keywords = "Blood Cultures, C-Reactive Protein, False Positive Reactions, Fever, Length of Stay, Oman, Pediatrics",
author = "El-Naggari, {Mohamed A.} and Al-Mulaabed, {Sharef W.} and Zakaria Al-Muharrmi and Renjith Mani and Rana Abdelrahim and Reem Abdwani",
year = "2017",
month = "5",
day = "1",
doi = "10.18295/squmj.2016.17.02.011",
language = "English",
volume = "17",
pages = "e202--e208",
journal = "Sultan Qaboos University Medical Journal",
issn = "2075-051X",
publisher = "Sultan Qaboos University",
number = "2",

}

TY - JOUR

T1 - Blood culture contaminants in a paediatric population

T2 - Retrospective study from a tertiary hospital in Oman

AU - El-Naggari, Mohamed A.

AU - Al-Mulaabed, Sharef W.

AU - Al-Muharrmi, Zakaria

AU - Mani, Renjith

AU - Abdelrahim, Rana

AU - Abdwani, Reem

PY - 2017/5/1

Y1 - 2017/5/1

N2 - Objectives: Most children presenting with febrile illness require a blood culture to determine the causative organism as well as its sensitivity to antibiotics. However, false-positive results lead to unnecessary hospitalisations, prescriptions and tests. This study aimed to evaluate the impact of false-positive blood cultures among a paediatric population at a tertiary hospital in Oman. Methods: This retrospective study included all 225 children <13 years old with positive blood cultures who presented to the Sultan Qaboos University Hospital, Muscat, Oman, between July 2011 and December 2013. Blood cultures were reviewed to determine whether they were true-positive or contaminated. Results: A total of 344 positive blood cultures were recorded during the study period, of which 185 (53.8%) were true-positive and 159 (46.2%) were contaminated. Most true-positive isolates (26.5%) were coagulase-negative Staphylococcus spp. (CONS) followed by Escherichia coli (9.7%), while the majority of contaminated isolates were CONS (67.9%) followed by Streptococcus spp. (6.9%). Children with contaminated cultures were significantly younger (P <0.001) while those with true-positive cultures required significantly more frequent hospital admissions, longer hospital stays and more frequent antibiotic prescriptions (P <0.001 each). Chronic illness and mortality was significantly more frequent among those with true-positive cultures (P <0.001 and 0.04, respectively). While white blood cell and absolute neutrophil counts were significantly higher in truepositive cultures (P <0.001 each), there was no significant difference in C-reactive protein (CRP) level (P = 0.791). Conclusion: In this population, CRP level was not an adequate marker to differentiate between true- and falsepositive cultures. A dedicated well-trained phlebotomy team for paediatric patients is essential.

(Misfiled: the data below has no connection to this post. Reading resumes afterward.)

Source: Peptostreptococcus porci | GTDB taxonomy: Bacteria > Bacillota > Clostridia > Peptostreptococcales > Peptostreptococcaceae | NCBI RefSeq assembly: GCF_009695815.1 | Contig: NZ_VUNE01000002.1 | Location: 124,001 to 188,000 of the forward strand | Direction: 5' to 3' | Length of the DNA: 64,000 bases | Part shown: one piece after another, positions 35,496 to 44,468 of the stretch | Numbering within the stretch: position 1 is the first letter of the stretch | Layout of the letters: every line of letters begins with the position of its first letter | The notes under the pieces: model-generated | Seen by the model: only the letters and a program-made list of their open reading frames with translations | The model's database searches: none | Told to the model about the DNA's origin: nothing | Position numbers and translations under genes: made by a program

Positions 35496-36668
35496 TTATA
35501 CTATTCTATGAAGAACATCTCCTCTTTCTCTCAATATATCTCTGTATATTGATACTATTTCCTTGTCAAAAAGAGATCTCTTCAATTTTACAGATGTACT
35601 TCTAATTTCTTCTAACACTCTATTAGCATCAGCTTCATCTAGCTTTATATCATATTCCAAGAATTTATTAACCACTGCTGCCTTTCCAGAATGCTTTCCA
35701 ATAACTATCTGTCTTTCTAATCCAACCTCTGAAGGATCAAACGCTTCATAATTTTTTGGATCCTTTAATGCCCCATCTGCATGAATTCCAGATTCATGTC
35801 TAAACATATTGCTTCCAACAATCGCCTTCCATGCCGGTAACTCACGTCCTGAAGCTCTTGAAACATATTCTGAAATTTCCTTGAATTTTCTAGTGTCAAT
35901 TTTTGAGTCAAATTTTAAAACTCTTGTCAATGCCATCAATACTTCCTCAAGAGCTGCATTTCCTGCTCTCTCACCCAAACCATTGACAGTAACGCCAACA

AB - Objectives: Most children presenting with febrile illness require a blood culture to determine the causative organism as well as its sensitivity to antibiotics. However, false-positive results lead to unnecessary hospitalisations, prescriptions and tests. This study aimed to evaluate the impact of false-positive blood cultures among a paediatric population at a tertiary hospital in Oman. Methods: This retrospective study included all 225 children <13 years old with positive blood cultures who presented to the Sultan Qaboos University Hospital, Muscat, Oman, between July 2011 and December 2013. Blood cultures were reviewed to determine whether they were true-positive or contaminated. Results: A total of 344 positive blood cultures were recorded during the study period, of which 185 (53.8%) were true-positive and 159 (46.2%) were contaminated. Most true-positive isolates (26.5%) were coagulase-negative Staphylococcus spp. (CONS) followed by Escherichia coli (9.7%), while the majority of contaminated isolates were CONS (67.9%) followed by Streptococcus spp. (6.9%). Children with contaminated cultures were significantly younger (P <0.001) while those with true-positive cultures required significantly more frequent hospital admissions, longer hospital stays and more frequent antibiotic prescriptions (P <0.001 each). Chronic illness and mortality was significantly more frequent among those with true-positive cultures (P <0.001 and 0.04, respectively). While white blood cell and absolute neutrophil counts were significantly higher in truepositive cultures (P <0.001 each), there was no significant difference in C-reactive protein (CRP) level (P = 0.791). Conclusion: In this population, CRP level was not an adequate marker to differentiate between true- and falsepositive cultures. A dedicated well-trained phlebotomy team for paediatric patients is essential.

KW - Blood Cultures

KW - C-Reactive Protein

KW - False Positive Reactions

KW - Fever

KW - Length of Stay

KW - Oman

KW - Pediatrics

UR - http://www.scopus.com/inward/record.url?scp=85026451109&partnerID=8YFLogxK

UR - http://www.scopus.com/inward/citedby.url?scp=85026451109&partnerID=8YFLogxK

U2 - 10.18295/squmj.2016.17.02.011

DO - 10.18295/squmj.2016.17.02.011

M3 - Article

VL - 17

SP - e202-e208

JO - Sultan Qaboos University Medical Journal

JF - Sultan Qaboos University Medical Journal

SN - 2075-051X

IS - 2

ER -